Psychiatric mental health nurses are well-trained to care for people with mental health problems across the lifespan. They are experts in assessment, disease diagnosis, treatment planning, and evaluation, sometimes offering some of the same services as doctors. The scope of practice for nurses varies from state to state, with rules and regulations differing from full practice to restricted or reduced practice. In around 22 states, nurse practitioners have complete practice authority. However, in states having restricted or reduced practice, nurses work under the authority of doctors or in collaboration with them. When providing care to patients, the psychiatric mental health nurse’s responsibility includes a series of steps such as:
- Conduct mental health examinations and assessments.
- Diagnose psychiatric ailment.
- Educate patients and their families.
- Recommend better treatment plans to patients, including medications.
- Organize services for different healthcare components.
Strong Job Predictions for Advanced Practice Nursing
The profession of nurse practitioners is among today’s fastest-growing areas, with high rise projections in the coming several years. Practice settings associated with mental health are among the largest locations of growth. According to the BLS, there are various points of interest for the mental or psychiatric health nurse practitioner.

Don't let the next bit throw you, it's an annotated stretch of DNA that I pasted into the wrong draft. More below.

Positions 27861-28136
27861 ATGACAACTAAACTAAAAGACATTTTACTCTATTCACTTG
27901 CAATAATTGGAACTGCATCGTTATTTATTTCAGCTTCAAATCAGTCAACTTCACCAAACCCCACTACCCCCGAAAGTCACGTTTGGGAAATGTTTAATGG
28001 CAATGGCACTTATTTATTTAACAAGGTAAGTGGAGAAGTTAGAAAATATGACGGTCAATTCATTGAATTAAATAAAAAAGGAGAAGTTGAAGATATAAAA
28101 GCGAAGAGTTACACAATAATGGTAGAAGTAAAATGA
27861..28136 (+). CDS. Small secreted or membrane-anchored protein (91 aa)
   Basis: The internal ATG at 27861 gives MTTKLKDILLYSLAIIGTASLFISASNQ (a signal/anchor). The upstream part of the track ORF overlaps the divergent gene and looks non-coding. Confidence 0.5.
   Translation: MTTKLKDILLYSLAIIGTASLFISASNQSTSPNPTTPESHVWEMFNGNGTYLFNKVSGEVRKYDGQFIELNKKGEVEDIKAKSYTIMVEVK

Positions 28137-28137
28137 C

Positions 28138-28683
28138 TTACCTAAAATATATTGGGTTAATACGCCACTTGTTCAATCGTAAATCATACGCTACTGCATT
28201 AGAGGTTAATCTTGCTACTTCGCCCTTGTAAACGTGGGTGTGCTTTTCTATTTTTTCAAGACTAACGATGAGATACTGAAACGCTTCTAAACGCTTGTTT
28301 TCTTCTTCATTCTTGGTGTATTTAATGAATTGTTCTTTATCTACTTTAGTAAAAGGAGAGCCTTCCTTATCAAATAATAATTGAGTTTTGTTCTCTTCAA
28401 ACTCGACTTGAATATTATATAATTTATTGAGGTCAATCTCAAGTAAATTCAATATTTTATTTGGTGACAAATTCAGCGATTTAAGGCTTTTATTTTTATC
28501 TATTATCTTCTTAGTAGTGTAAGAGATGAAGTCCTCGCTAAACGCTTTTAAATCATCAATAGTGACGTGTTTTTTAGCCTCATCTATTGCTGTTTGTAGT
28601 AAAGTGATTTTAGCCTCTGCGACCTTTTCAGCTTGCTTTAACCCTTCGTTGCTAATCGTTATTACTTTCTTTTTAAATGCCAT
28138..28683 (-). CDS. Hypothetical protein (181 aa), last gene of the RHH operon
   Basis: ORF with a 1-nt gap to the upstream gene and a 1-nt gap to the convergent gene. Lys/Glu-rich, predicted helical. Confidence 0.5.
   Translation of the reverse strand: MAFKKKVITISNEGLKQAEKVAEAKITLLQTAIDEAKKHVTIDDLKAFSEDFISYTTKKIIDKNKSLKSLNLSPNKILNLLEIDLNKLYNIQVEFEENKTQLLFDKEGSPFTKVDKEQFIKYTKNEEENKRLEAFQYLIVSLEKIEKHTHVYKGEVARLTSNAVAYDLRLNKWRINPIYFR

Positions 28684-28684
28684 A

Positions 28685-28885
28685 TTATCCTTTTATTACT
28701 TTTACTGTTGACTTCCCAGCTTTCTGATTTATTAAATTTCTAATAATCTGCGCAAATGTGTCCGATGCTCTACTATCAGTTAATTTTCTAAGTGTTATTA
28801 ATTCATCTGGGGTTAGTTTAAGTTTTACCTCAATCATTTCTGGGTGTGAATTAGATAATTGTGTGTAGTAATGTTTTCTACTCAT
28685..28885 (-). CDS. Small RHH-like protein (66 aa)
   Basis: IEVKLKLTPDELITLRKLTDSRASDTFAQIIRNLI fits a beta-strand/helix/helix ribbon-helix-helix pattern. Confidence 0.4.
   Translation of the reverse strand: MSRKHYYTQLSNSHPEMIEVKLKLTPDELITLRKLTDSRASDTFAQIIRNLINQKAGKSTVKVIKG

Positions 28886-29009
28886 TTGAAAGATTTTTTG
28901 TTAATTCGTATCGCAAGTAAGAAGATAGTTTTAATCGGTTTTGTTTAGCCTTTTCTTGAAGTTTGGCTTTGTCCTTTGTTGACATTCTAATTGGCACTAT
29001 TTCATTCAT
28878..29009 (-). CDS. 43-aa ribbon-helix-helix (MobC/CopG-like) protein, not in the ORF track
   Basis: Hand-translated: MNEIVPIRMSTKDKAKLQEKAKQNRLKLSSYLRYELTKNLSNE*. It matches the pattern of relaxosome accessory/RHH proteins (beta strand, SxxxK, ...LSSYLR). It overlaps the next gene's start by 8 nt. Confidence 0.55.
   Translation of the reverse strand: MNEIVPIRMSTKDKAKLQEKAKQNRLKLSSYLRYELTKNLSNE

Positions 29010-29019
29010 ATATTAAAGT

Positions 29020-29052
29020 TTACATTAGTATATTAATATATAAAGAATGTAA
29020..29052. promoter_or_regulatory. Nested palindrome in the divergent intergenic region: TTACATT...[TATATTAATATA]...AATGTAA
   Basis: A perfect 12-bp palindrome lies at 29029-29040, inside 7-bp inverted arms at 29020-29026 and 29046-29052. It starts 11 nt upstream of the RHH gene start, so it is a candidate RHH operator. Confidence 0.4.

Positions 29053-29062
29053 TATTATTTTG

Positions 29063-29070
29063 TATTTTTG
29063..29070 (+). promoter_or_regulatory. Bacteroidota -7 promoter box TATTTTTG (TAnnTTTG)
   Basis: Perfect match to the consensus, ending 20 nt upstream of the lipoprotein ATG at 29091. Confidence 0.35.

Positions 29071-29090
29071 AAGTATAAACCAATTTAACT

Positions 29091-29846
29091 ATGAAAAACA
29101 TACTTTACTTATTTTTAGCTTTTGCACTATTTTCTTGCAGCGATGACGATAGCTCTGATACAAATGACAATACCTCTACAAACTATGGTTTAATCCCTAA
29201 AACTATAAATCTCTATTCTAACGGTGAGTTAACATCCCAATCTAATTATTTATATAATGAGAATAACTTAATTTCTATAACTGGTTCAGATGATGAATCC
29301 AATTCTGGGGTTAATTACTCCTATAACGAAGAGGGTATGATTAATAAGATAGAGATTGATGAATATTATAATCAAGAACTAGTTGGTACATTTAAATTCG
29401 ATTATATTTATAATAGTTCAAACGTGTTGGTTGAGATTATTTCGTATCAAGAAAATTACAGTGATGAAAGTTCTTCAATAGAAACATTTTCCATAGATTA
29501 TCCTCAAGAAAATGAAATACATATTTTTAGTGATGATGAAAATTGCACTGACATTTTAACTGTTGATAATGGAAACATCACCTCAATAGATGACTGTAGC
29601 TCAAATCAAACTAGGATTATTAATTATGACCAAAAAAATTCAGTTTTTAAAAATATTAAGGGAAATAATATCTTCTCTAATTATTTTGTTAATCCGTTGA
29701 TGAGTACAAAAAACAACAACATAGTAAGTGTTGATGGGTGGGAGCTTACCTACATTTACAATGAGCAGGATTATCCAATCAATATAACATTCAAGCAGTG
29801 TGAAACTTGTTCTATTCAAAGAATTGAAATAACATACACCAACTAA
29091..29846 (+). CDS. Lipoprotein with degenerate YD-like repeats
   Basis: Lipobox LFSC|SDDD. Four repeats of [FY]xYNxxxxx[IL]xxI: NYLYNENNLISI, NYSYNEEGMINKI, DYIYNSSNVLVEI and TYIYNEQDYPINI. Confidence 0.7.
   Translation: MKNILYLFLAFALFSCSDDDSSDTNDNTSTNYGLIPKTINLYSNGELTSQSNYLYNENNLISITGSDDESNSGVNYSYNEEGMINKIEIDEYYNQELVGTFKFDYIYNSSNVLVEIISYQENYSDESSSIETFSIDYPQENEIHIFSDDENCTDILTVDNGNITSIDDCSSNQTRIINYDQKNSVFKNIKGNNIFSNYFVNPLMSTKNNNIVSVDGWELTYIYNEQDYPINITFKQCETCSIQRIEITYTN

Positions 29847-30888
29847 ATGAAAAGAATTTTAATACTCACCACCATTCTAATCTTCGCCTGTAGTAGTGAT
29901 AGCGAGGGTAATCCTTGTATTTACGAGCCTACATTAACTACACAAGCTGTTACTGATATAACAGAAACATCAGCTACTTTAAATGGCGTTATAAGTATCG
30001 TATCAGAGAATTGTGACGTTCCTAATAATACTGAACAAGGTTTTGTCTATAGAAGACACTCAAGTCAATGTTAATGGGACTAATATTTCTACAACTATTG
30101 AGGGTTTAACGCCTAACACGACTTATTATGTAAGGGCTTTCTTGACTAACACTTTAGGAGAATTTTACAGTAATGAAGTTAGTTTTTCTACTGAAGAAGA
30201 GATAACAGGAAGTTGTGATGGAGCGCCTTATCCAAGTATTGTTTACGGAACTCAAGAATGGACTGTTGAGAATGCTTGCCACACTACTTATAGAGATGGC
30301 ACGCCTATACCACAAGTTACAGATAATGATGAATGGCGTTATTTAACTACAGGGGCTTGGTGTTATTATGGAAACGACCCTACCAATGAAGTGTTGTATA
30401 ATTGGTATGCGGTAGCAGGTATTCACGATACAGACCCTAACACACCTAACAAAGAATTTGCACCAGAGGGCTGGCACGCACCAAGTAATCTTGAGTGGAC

Nurse practitioners are one of today’s highly sought-after professional careers. The Bureau of Labor Statistics estimates the median annual salary for professional nurse practitioners at $109,820.
Psych Nurse practitioners can earn huge annual salaries than nurse practitioners in many other specialties. A MedPage (2019) today survey ranking of nurse practitioners’ salaries by their specialty lists the average psych NP salary of $139,976, putting that over the average salary for every NP, which is around $115,512. The report revealed that a psych NP must be around 19 of the 20 NP fields. The only specialty having a higher average salary of $166,969 was anesthesiology.
Further specializing in your field, such as becoming a certified psychiatric-mental health nurse practitioner, provides an advanced practice NP with different career opportunities.
Education and Certification Needs
Educational requirements for any professional psychiatric-mental health nurse practitioner include a master’s degree in nursing with focused psychiatric or mental health studies. Completing your psychiatric nurse practitioner program will prepare you for a national certification examination administered by ANCC (American Nurses Credentialing Center).